It’s rare that I lose my cool in public. But having attended 15 meetings of the Department of Health and Human Services CFS Advisory Committee (and a dozen or so of its predecessors’ meetings), I found it more difficult than usual to maintain a detached demeanor this time. Members of the public are not permitted to address the committee, except during five-minute public testimony slots for which you have to preregister. And committee members often jockey with the chair for time to voice their own ideas and respond to others’ questions and comments.
The 4th Invest in ME International ME/CFS Conference was held on May 29th in Westminster, London. The one-day conference featured a series of lectures on treatment, care and research given by prominent speakers within the ME community. Last year’s conference addressed subgroups and ME/CFS treatments; this year organizers focused on the management and treatment of severe ME/CFS. Speakers representing the U.K., Europe and the U.S. were selected to give presentations.
Oxidative stress has been heating up as a topic of exploration in CFS research. Here’s an overview from writer Cort Johnson. He examines what oxidative stress is, the role it could play in CFS and ideas for battling its effects in this Chronicle article.
Yves Jammes and colleagues in France have published a small study showing CFS patients have increased oxidative stress and reduced cytokine and heat shock protein levels following vigorous exercise. These findings, published in the May 19, 2009 issue of the Journal of Internal Medicine, suggest that frequent intense exercise may degrade the body’s protective responses.
One of the Association’s six funded research projects was the topic of this story from New York-Presbyterian hospital. Dr. Dikoma Shungu (right) and collaborator Sanjay Matthew (left) have found increased levels of lactate in the brains of CFS patients and now they are trying to understand why.
Neuropsychologist Gudrun Lange, PhD, shares her insights into the cognitive problems that underlie difficulties with “simple” tasks of daily living. She also provides tips for how to manage around them.
Personal Profiles: Meet Two CFS Bloggers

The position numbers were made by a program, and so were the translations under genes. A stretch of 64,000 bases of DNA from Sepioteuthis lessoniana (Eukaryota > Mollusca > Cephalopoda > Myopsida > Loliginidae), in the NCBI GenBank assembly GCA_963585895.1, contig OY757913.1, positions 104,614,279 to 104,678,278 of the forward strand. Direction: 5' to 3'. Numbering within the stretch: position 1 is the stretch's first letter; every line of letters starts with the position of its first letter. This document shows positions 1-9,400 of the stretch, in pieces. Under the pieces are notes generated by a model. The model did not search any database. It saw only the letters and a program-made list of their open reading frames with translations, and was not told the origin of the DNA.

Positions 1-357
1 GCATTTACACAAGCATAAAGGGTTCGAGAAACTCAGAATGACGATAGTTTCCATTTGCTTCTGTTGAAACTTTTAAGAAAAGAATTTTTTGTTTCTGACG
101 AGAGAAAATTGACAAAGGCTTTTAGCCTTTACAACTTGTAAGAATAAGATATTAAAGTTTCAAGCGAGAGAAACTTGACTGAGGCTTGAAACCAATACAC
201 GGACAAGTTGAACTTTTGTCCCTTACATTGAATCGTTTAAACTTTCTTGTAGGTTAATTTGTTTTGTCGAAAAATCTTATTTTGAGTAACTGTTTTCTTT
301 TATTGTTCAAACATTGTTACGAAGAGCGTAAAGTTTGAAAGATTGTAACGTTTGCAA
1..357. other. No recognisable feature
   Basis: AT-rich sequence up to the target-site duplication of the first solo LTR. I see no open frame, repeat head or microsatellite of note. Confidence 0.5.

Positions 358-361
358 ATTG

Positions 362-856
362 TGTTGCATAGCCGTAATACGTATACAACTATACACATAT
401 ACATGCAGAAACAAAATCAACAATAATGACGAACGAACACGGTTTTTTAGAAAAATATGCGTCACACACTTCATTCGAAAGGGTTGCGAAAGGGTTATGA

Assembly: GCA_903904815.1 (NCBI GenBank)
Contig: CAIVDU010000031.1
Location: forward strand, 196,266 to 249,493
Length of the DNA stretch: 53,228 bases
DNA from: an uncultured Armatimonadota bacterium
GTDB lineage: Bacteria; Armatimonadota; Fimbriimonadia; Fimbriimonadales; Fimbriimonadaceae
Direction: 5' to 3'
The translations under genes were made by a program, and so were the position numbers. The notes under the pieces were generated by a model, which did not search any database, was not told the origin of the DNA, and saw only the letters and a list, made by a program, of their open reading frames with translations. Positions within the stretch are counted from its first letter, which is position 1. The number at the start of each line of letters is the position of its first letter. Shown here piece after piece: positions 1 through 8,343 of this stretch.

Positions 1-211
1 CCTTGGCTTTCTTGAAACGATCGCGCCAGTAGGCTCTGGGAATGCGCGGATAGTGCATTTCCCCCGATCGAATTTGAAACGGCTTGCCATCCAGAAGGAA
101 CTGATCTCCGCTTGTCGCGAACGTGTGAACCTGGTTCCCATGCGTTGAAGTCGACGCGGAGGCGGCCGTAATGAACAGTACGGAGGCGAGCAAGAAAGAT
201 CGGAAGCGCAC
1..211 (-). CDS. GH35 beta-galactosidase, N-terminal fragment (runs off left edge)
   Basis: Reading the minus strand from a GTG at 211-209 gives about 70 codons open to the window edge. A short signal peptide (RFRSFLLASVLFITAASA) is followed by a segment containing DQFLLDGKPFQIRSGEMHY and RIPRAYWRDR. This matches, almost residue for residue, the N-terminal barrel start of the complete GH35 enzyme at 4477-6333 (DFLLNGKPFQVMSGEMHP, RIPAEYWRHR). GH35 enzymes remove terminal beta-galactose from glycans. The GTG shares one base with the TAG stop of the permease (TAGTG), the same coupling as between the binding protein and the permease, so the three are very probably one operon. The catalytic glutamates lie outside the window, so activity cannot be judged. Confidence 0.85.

Alyson Butcher was the only CFS patient who was able to testify in person at the recent public meetings at CDC and DHHS. (See “Advocacy Counts” for more information about those meetings.) Here is Alyson’s brave testimony, pleading for more action so that she doesn’t lose her 30s, the way she lost her 20s, to CFS.
Cort Johnson is a regular at CFS conferences, public meetings and other events. His science-savvy reports and quick insights make his website and blog popular with a wide audience. Learn more about Cort and his CFS journey.
The Association’s first research-oriented survey attempts to harness CFS patients’ own connections between triggering events and symptoms. It is open to participants through June 30. One response per computer permitted; you will receive a message if you’ve already completed it.
On May 27-28, 2009, the CFS Advisory Committee (CFSAC) to the Department of Health and Human Services (DHHS) met in Washington, D.C. This was the Committee’s fifth meeting with its current membership and its 16th overall since being chartered under the Federal Advisory Committee Act in 2002. Committee chairman Dr. James Oleske welcomed the appointed committee members, all of whom were present, and members of the public who had come to listen and give testimony. The CFIDS Association was represented at the meeting by Kim McCleary, president & CEO.
For the first time, the CFSAC meeting was broadcast over the Internet and the recording has been archived. With a free download of RealPlayer 8.0, you can watch the proceedings. Click here and scroll to find the May 27-28 sessions.